The Myths Debunked
Myth: "Managers must find ways to motivate people."Nope. People are self-motivated. You can guide them, yes; but, it's fruitless to make decisions for them.
Myth: "The most productive teams need planning stages."That kills time to execute. A kick-ass productive team doesn't worry about planning; instead, it chooses a tremendous goal, then chases it down and beats it into submission. Execution rocks.
Myth: "You need to buy our 'bestselling-attention- whoring-top-10' motivational ebooks!"Crap. Most authors base their books on theory, and on what "sounds good." Your team would laugh. It just doesn't end there, folks. If there's one thing we can teach you, it's this: before you accept anything as fact, make sure they can prove their assertions to you. (Most likely -- and sadly, they can't.)
So how do you really boost team productivity?Simple: Get the right people. Then, don't manage them. Instead, start managing your business processes. What are we talking about? Here are three sweet tips:
Set astronomical expectations.Expect your kid to be Michael Jordan, and he'll strive to be like Jordan. Expect him to be like Zidane (head-butting aside), and he'll strive to be "the Scientist." He probably won't play anything like Jordan or Zidane, but we could promise you he'll work his butt off to be like them. When you set high expectations for your team, and the individuals within the team, a weird thing happens: they start believing in themselves to reach world-class expectations. The key, then, is to steer them where they can achieve world-class results.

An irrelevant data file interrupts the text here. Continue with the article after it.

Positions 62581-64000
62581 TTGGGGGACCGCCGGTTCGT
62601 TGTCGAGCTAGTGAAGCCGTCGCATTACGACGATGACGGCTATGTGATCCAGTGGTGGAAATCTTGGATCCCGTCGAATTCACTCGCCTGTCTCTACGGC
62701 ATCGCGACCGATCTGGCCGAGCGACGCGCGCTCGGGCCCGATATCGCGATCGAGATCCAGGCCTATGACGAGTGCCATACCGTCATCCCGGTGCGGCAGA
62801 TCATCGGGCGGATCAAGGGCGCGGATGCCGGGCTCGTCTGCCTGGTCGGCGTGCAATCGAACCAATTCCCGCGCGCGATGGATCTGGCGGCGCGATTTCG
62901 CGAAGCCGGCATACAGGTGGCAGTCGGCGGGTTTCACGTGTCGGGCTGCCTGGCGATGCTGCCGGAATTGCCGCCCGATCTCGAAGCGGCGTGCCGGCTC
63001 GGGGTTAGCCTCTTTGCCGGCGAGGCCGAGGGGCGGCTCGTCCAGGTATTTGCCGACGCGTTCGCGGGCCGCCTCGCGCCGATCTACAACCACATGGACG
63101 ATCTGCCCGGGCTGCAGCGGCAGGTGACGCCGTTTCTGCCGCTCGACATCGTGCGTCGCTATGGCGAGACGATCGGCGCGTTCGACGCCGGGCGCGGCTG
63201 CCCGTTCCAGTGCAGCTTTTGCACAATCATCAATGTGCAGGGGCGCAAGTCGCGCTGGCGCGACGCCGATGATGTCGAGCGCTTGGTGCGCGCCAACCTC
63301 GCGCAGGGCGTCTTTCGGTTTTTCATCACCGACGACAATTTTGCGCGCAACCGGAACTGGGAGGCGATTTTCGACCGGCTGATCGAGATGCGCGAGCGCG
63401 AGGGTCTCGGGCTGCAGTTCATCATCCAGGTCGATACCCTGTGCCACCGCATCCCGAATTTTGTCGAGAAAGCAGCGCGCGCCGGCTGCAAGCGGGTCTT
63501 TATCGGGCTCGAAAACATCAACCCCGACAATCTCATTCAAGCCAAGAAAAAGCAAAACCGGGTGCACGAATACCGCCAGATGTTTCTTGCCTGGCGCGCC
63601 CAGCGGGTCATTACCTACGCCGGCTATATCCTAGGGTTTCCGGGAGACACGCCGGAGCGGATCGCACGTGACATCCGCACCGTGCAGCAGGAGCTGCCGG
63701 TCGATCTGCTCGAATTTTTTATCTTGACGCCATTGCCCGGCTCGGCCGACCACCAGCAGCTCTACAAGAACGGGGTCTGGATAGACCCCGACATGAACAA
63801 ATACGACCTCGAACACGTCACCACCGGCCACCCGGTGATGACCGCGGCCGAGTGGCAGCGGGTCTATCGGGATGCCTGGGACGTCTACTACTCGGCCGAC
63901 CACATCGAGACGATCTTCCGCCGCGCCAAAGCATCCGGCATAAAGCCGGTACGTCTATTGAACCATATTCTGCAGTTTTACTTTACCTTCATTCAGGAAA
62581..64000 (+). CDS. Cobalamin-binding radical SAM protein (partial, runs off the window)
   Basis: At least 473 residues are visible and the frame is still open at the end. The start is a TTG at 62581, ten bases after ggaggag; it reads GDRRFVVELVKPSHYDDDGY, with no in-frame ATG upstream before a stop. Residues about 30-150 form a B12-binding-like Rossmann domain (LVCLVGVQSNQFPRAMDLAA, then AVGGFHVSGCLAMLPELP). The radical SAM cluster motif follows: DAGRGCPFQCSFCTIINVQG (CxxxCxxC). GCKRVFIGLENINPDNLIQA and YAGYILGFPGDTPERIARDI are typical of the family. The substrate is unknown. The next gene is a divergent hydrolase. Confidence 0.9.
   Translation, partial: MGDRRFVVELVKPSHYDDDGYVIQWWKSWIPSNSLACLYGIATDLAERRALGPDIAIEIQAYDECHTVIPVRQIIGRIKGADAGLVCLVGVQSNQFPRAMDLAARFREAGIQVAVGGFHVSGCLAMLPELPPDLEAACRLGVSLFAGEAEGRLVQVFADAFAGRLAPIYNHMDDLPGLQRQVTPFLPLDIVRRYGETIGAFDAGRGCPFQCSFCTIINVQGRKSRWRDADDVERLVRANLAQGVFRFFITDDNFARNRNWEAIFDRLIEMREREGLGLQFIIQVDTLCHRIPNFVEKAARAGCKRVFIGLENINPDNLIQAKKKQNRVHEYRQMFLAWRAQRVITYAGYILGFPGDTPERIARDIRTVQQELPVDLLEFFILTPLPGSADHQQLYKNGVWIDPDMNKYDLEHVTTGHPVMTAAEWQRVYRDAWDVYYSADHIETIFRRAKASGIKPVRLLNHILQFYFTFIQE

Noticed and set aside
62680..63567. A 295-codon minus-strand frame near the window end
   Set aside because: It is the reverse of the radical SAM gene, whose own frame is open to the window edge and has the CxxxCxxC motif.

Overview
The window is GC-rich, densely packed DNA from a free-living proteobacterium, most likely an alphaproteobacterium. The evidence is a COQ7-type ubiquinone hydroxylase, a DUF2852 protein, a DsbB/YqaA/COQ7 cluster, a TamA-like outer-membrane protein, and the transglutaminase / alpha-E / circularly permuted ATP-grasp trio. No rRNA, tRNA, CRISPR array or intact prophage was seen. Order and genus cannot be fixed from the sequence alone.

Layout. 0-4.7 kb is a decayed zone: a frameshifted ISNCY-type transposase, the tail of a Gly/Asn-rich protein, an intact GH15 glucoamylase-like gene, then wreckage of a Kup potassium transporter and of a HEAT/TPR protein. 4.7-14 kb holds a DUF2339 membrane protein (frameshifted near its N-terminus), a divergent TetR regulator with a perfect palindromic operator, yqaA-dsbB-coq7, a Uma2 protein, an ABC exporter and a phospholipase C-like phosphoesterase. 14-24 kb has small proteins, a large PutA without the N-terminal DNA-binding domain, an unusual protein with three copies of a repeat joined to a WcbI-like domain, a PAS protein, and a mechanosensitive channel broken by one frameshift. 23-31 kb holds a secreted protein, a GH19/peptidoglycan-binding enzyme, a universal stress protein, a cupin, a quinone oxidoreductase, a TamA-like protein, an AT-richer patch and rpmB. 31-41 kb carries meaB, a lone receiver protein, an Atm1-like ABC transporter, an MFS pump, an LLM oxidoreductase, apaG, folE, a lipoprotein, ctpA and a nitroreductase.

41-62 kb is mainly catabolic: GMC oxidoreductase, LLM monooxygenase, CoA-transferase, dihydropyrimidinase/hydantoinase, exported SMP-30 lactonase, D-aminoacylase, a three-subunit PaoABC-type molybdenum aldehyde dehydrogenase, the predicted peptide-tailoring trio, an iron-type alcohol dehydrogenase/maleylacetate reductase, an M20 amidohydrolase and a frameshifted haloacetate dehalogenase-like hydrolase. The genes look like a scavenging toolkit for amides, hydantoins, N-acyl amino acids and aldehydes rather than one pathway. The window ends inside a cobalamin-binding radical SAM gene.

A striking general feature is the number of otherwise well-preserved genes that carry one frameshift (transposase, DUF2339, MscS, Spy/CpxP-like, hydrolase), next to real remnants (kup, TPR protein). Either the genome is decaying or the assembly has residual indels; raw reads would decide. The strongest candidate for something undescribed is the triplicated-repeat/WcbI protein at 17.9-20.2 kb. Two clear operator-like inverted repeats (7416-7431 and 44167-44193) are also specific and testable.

Set short deadlines.Have you ever procrastinated on a term paper in school? (We're talking the night before it's due.) What happened? If you're like most of us who procrastinated, you worked your butt off. You had 12 hours to turn in a 10-page paper. Did you watch TV? Did you lounge around planning? Probably not. You were hyper-focused on completing your mission. Those last 12 hours were more productive than the first 1000 hours since your teacher assigned your paper. When you set short deadlines for your team, you drive them to kick ass.
Exploit individual strengths.Dwayne Wade shouldn't coach. Shaq shouldn't play point guard. Pat Riley shouldn't play center. Instead, the Miami Heat maximized the strengths of each player toward winning the NBA Finals. The best teams have the best people in positions where they excel -- where they're better than anybody else on the team. Know the individual strengths of each player on your team. Then, tap it.
Posted on July 11